Gratitude

Week of January 21

Living Different

Gratitude

Day 1:  Unexpressed gratitude can be difficult to see in the mirror. Read that sentence again slowly. Do you believe that? We can feel grateful. As I write to you, I feel more grateful than not. However, there is a difference between feeling grateful and expressing gratitude. Northpoint Community Church Pastor Andy Stanley said it this way, “Unexpressed gratitude communicates ingratitude.” Read Luke 17: 11-19. In this story, what stands out to you? Is it the one or the nine? Write out what impressed you or what you believe to be true from this story. Share this story at dinner tonight with your family or with a friend. Ask what stands out to them?  

 

Day 2: As we think about living different in 2018, may we apply this motto, “If you think it, say it.” Our words of gratitude and encouragement don’t mean much if they remain in our own head. They can bounce around in our mind, but if we don’t express to others what we feel about them, then the kind thoughts don’t do others much good. Read Ephesians 4:29. Is this verse stated as a question, suggestion or a command? We’re given clear direction on how to talk. Every time you think of something helpful to say to someone, say it. Don’t assume the other person knows. If you feel a prompting to verbally build another up, follow it. Some may find this difficult because they don’t routinely express affirmation. In The Five Love Languages, Gary Chapman explains five ways we give and receive love. Using words is one of them. So you may not be naturally wired to speak out encouraging words, yet we can all practice. Try this. Put five coins in your pocket. When you have spoken encouragement to another, take out a coin. Repeat until you have emptied your pocket.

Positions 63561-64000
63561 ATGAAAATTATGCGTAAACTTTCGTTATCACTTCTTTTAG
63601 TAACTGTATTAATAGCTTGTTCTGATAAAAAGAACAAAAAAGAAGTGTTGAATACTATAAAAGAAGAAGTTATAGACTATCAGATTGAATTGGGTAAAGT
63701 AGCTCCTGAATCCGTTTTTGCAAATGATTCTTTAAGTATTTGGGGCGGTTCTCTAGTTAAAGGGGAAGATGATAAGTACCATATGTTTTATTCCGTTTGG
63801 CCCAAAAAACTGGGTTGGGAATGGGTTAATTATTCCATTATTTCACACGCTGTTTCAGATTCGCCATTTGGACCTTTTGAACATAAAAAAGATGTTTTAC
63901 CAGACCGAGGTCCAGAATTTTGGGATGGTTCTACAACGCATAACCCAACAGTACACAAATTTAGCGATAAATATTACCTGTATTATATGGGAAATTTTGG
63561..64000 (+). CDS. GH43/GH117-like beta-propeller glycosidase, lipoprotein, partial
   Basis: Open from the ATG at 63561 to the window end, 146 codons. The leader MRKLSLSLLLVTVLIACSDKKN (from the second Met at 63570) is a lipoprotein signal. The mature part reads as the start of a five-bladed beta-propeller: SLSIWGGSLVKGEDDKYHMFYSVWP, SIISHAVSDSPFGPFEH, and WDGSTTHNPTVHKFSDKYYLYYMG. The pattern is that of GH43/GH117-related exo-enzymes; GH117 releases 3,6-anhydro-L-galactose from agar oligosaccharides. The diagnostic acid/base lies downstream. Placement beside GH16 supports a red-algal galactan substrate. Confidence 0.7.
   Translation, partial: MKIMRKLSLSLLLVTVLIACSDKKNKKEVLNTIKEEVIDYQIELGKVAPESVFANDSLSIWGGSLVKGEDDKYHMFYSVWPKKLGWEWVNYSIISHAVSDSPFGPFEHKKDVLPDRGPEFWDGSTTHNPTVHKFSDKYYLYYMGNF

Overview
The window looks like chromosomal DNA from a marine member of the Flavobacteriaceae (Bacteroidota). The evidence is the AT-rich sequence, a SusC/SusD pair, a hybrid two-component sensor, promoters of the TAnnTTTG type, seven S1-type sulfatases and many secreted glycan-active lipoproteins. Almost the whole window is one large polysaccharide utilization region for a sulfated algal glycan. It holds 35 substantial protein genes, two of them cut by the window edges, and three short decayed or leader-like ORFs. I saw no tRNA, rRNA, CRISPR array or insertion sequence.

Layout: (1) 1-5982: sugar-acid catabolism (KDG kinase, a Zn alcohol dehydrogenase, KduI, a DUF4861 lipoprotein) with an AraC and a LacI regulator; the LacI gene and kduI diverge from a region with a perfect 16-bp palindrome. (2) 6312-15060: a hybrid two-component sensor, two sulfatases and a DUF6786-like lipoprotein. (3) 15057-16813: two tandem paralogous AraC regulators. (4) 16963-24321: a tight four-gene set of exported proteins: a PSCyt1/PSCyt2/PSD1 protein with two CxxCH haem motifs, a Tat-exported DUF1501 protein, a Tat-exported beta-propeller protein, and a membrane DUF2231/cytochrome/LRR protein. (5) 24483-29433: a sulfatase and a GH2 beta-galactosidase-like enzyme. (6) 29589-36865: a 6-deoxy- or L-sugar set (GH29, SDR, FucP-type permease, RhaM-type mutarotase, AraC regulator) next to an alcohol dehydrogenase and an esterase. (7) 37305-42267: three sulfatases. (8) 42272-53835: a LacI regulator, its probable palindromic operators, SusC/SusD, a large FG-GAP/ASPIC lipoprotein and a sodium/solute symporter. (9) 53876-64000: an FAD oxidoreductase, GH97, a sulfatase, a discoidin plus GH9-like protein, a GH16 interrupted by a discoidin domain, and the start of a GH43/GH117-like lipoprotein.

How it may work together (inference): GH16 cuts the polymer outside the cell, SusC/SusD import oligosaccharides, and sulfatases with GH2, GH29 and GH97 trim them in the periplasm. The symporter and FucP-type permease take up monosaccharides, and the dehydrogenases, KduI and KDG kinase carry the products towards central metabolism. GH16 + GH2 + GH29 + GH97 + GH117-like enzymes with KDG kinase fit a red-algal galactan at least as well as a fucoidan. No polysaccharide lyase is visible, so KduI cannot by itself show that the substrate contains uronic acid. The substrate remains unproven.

Day 3: Read Colossians 3:15-17. As we speak goodness, kindness, beauty and gratitude to others, it creates an attitude of grace, mercy, and gratitude in us. Speaking kindness or affirming words during the course of a day benefits both the speaker and the receiver. Remember, giving is better than getting. Think about a time recently you complimented someone (whether a family, friend, or stranger.) How did they respond to your affirming words or compliment? How did you feel afterward? Expressing gratitude is a habit that will develop us into a more caring, loving, and hopeful person. Is there a challenging relationship in your life right now? What would happen if you remained in a perspective of gratitude when you speak with them? Whether thinking about a specific relationship or in general, practice noticing the good today and recount as much as you can tonight before you go to bed.